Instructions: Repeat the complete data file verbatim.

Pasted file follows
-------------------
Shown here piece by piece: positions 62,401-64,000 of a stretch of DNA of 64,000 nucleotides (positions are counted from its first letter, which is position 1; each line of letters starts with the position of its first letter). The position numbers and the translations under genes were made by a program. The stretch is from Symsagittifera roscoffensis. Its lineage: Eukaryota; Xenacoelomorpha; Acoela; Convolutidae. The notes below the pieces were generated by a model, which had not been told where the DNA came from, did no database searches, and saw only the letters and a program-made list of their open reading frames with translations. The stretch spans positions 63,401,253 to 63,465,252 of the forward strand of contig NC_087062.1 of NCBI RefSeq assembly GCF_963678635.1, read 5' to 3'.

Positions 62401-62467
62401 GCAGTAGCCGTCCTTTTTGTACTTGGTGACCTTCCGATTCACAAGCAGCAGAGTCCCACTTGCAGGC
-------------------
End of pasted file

Shown here piece by piece: positions 62,401-64,000 of a stretch of DNA of 64,000 nucleotides (positions are counted from its first letter, which is position 1; each line of letters starts with the position of its first letter). The position numbers and the translations under genes were made by a program. The stretch is from Symsagittifera roscoffensis. Its lineage: Eukaryota; Xenacoelomorpha; Acoela; Convolutidae. The notes below the pieces were generated by a model, which had not been told where the DNA came from, did no database searches, and saw only the letters and a program-made list of their open reading frames with translations. The stretch spans positions 63,401,253 to 63,465,252 of the forward strand of contig NC_087062.1 of NCBI RefSeq assembly GCF_963678635.1, read 5' to 3'.

Positions 62401-62467
62401 GCAGTAGCCGTCCTTTTTGTACTTGGTGACCTTCCGATTCACAAGCAGCAGAGTCCCACTTGCAGGC